Posts Tagged ‘iOS’

Protecting one’s online privacy is becoming increasingly more important. With ISPs selling their customers’ usage data left and right, and various apps, mail and Web trackers contributing to the pool of “anonymized” data, de-anonimyzation becomes possible with big data analysis. This was clearly demonstrated with the recent event highlighted in Catholic priest quits after “anonymized” data revealed alleged use of Grindr.

How to break ‘strong’ passwords? Is there a methodology, a step by step approach? What shall you start from if your time is limited but you desperately need to decrypt critical evidence? We want to share some tips with you, this time about the passwords saved in the Web browsers on most popular platforms.

Passcode unlock and true physical acquisition are now available for iPhone 4, 5, and 5c devices – with caveats. Learn about the benefits and limitations of passcode unlocks and true physical imaging of Apple’s legacy devices. Looking for a step by step walkthrough? Check out our imaging guide!

True physical acquisition is back – but only for a handful of old devices. We’re adding support for unlocking and forensically sound extraction of some of Apple’s legacy iPhones. For iPhone 4, 5, and 5c devices, we’re adding software-based passcode unlocking and device imaging functionality. Moreover, on some models you won’t even need to break the passcode in order to make a full disk image! In this walkthrough we’ll describe the steps required to image an iPhone 4, iPhone 5 or iPhone 5c device.

DFU Mode Cheat Sheet

January 14th, 2021 by Oleg Afonin

The Device Firmware Upgrade mode, or simply DFU, just got a second breath. The ability to image the file system, decrypt the keychain and even do passcode unlocks on some older iPhone models has been made possible thanks to the checkm8 exploit and the checkra1n jailbreak, both of which require switching the phone into DFU. The procedure is undocumented, and the steps are different for the various devices.

The iPhone backup is one of the hottest topics in iOS forensics. iTunes-style backups are the core of logical acquisition used by forensic specialists, containing overwhelming amounts of evidence that is is unrivaled on other platforms. The backups, as simple as they seem, have many “ifs” and “buts”, especially when it comes to password protection. We wrote a thousand and one articles about iOS backup passwords, but there is always something fresh that comes out. Today we have some new tips for you.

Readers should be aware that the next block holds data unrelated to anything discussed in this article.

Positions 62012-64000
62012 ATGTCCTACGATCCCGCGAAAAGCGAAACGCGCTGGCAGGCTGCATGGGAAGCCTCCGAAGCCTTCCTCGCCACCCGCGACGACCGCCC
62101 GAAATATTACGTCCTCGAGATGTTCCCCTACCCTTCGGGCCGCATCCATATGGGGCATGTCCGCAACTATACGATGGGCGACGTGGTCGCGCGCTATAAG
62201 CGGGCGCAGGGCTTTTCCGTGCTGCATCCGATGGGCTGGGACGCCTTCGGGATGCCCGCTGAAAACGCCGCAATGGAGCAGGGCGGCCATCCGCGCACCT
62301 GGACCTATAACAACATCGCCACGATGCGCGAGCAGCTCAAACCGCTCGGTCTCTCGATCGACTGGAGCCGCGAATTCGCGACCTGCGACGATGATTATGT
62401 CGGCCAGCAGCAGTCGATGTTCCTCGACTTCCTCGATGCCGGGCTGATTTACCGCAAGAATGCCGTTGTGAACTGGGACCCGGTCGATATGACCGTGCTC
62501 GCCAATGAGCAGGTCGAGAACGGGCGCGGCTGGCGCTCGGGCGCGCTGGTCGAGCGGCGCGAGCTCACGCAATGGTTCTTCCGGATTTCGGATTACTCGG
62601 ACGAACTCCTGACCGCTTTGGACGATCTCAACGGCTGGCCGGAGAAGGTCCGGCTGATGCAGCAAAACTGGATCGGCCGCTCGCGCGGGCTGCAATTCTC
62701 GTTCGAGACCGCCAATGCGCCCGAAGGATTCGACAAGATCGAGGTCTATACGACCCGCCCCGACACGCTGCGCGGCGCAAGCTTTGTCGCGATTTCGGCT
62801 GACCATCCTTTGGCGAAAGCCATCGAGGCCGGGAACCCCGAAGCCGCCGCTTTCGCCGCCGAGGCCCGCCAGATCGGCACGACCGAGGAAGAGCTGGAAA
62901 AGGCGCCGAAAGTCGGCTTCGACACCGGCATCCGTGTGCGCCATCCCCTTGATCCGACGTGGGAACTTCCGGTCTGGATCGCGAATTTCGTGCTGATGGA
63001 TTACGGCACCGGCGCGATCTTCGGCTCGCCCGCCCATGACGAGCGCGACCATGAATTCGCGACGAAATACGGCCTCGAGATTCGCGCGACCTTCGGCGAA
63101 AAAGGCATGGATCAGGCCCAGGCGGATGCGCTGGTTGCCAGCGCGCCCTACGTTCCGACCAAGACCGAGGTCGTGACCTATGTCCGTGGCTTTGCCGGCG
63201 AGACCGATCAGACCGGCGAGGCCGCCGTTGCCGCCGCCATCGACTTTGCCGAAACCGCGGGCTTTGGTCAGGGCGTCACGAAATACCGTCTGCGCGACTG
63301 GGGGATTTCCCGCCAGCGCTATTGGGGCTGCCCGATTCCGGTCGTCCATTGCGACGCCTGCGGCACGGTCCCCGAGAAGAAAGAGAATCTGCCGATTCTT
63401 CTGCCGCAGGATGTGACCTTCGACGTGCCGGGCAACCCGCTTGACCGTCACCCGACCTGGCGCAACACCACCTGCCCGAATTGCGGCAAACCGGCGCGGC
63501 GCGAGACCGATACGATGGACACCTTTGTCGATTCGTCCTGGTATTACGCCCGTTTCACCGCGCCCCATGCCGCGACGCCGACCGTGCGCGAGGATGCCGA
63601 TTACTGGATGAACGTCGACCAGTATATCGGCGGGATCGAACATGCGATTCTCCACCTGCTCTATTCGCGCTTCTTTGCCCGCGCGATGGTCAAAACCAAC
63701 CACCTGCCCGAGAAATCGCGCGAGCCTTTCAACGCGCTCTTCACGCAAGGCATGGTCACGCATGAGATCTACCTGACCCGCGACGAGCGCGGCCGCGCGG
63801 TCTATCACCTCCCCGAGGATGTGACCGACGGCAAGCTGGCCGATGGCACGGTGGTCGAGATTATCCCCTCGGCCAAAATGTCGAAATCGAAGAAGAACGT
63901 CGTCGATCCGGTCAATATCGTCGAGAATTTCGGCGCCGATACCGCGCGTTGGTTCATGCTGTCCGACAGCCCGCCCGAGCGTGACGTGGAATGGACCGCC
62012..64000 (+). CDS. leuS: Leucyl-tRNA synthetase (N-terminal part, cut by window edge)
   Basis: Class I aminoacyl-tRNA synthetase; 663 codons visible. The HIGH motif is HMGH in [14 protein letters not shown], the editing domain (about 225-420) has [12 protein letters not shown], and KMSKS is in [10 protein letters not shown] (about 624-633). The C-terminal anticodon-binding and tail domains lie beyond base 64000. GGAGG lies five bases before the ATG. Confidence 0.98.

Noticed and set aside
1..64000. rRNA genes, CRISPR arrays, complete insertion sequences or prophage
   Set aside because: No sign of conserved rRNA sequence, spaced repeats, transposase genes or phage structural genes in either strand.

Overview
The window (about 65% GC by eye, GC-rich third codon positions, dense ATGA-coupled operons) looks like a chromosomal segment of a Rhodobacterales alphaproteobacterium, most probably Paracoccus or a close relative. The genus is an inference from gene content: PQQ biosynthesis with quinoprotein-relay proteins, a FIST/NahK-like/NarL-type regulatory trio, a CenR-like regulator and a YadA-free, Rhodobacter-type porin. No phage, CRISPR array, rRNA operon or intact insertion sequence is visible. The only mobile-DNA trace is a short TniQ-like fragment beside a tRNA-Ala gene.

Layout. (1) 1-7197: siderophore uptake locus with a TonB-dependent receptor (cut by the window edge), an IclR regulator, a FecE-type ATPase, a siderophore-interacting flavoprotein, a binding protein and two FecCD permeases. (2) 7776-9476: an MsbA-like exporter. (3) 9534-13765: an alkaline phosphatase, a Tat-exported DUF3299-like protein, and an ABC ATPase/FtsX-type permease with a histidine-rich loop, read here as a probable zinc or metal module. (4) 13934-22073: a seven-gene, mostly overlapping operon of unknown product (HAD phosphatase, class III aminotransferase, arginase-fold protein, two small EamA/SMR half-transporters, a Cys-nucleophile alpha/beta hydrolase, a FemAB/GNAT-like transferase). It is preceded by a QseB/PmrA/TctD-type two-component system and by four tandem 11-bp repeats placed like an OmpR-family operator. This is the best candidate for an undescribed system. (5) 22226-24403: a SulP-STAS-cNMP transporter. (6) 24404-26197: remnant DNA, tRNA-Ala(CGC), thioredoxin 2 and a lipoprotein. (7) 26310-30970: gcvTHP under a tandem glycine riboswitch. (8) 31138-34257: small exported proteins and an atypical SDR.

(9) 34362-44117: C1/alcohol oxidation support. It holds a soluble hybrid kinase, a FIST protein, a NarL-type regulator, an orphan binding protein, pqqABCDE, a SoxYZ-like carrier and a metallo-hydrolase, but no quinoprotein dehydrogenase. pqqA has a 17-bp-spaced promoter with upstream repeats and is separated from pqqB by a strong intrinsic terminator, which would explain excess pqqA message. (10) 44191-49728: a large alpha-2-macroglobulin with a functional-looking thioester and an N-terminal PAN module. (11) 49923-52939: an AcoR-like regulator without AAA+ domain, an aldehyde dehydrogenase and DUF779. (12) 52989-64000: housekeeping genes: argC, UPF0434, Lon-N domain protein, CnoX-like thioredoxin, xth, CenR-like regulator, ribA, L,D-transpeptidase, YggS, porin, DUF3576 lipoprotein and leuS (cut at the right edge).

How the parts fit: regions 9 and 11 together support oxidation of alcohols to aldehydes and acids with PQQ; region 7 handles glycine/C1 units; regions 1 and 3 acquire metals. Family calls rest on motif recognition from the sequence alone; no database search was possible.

Apple has long provided its users the tools to control how apps and Web sites use their personal data. The release of iOS 14 brought a number of new privacy features, while iOS 14.3 adds an important extra. At the same time, one of the most interesting privacy features is facing tough opposition from a group of digital advertising associations, making Apple postpone its implementation.

The past two years have become a turning point in iOS acquisition. The release of a bootrom-based exploit and the corresponding jailbreak made BFU acquisition possible on multiple devices regardless of security patches. Another exploit covers the entire iOS 13 range on all devices regardless of their hardware revision. ElcomSoft developed a jailbreak-free extraction method for the entire iOS 9.0-13.7 range. Let’s see what low-level acquisition options are available today, and when to use what.

After adding jailbreak-free extraction for iOS 13.5.1 through 13.7, we now support every Apple device running any version of iOS from 9.0 through 13.7 with no gaps or exclusions. For the first time, full file system extraction and keychain decryption are possible on all devices running these iOS versions.

For almost a decade, if not longer, I have collaborated with Vladimir Katalov on various digital forensics research topics.  He has always been a great source of guidance, especially on iOS related challenges.  When he offered me a standing invitation to post on the Elcomsoft Blog, I felt very humbled and honored to be given the opportunity to post on the ElcomSoft Blog, and I would like to thank the ElcomSoft team.  This article has also been prepared together, with Vladimir Katalov.